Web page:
VMware readies virtualization software for Macs

Still-unnamed product will run Windows, Linux and more on the Mac; unveiling set for Apple developer conference.

Virtualization software manufacturer VMware has announced a product designed to enable Mac OS X users to run multiple PC operating systems simultaneously without needing to reboot the computer.

VMware says its yet-to-be-named software, which is scheduled to be presented on Monday at Apple Computer's Worldwide Developers Conference in San Francisco, lets a Macintosh computer simultaneously run Linux, Sun Microsystems' Solaris and Novell's NetWare, in addition to Microsoft's Windows XP. Users can access the operating systems by clicking on designated tabs, and files can be moved between systems via drag-and-drop functions, according to VMware.

VMware is by no means the only recent entrant into the field of virtualization software that accommodates side-by-side access to different operating systems. In June, start-up Parallels introduced a product that enables a variety of operating systems to and appear to users as a separate window within Mac OS X. Even Microsoft has been exploring opportunities in virtualization, collaborating with start-up XenSource to investigate the possibilities of permitting XP users to run Linux.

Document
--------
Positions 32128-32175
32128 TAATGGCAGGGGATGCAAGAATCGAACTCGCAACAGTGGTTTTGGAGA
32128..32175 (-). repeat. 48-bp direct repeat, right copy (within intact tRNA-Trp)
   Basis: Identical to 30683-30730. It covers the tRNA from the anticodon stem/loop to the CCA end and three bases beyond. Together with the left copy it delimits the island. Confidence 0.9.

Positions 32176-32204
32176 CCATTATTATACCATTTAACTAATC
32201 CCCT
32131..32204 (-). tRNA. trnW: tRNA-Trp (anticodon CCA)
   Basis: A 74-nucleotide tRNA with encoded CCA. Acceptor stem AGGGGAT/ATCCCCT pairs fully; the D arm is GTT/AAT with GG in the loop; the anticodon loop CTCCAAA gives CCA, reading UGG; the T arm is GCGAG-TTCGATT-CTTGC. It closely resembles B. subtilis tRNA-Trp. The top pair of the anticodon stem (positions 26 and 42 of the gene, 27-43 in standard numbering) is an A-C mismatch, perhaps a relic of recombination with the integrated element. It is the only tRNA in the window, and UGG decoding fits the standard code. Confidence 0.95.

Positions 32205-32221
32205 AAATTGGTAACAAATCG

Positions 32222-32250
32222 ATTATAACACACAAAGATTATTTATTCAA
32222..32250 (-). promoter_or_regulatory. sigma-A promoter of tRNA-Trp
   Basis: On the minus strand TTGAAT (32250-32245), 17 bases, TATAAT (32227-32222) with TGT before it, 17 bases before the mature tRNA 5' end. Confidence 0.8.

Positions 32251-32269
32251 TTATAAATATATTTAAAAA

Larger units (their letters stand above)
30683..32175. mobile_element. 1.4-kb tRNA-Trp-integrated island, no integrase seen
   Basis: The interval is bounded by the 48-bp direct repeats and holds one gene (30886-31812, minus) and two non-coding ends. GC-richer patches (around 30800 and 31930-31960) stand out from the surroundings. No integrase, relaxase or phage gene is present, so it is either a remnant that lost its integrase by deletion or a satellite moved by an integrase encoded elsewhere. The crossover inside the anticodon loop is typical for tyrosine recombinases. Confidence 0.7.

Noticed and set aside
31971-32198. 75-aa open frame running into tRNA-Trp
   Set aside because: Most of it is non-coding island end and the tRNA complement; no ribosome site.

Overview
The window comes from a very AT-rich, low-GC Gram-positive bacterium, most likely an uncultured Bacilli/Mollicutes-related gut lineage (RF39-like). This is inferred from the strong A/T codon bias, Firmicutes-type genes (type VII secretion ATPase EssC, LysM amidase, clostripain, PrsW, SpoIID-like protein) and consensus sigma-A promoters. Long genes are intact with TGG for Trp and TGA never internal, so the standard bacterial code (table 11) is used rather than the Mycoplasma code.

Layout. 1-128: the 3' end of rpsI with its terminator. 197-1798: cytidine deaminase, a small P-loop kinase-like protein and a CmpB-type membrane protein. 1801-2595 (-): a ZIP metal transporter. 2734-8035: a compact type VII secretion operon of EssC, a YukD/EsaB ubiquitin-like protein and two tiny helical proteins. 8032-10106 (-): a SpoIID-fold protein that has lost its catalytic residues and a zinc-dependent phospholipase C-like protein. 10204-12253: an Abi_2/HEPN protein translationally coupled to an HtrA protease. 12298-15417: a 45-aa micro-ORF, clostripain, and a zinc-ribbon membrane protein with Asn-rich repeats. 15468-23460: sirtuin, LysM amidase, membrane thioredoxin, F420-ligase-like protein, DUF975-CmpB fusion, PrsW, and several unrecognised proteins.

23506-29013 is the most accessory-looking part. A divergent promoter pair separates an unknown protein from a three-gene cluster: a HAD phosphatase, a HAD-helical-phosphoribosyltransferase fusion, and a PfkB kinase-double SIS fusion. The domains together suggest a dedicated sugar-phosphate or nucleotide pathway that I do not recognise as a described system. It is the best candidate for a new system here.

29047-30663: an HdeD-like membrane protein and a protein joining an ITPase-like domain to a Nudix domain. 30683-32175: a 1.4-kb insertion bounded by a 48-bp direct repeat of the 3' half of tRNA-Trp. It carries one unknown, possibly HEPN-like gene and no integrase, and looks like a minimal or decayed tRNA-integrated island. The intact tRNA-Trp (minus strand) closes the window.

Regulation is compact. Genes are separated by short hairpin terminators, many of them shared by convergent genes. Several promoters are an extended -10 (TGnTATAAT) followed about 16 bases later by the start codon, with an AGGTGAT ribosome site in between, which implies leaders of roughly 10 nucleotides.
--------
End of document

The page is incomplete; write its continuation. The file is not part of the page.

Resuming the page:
Even Microsoft has been exploring opportunities in virtualization, collaborating with start-up XenSource to investigate the possibility of permitting XP users to run Linux.

Windows compatibility with Macintosh machines is expected to be a hot topic at Monday's WWDC event, as it has been since the technology was made possible with the introduction of Intel-based Macs. It has already been announced that Apple's own Boot Camp software, which permits the installation of Windows on Macs--albeit with rebooting required to switch between the Mac and Windows systems--will be part of its so-called Leopard operating system.

Since VMware's offering has not yet been released to beta testers, it is unclear how it will match up to products like Parallels in stability or speed. Additionally, there has been no word on its compatibility with XP successor Windows Vista, now slated for a January debut.

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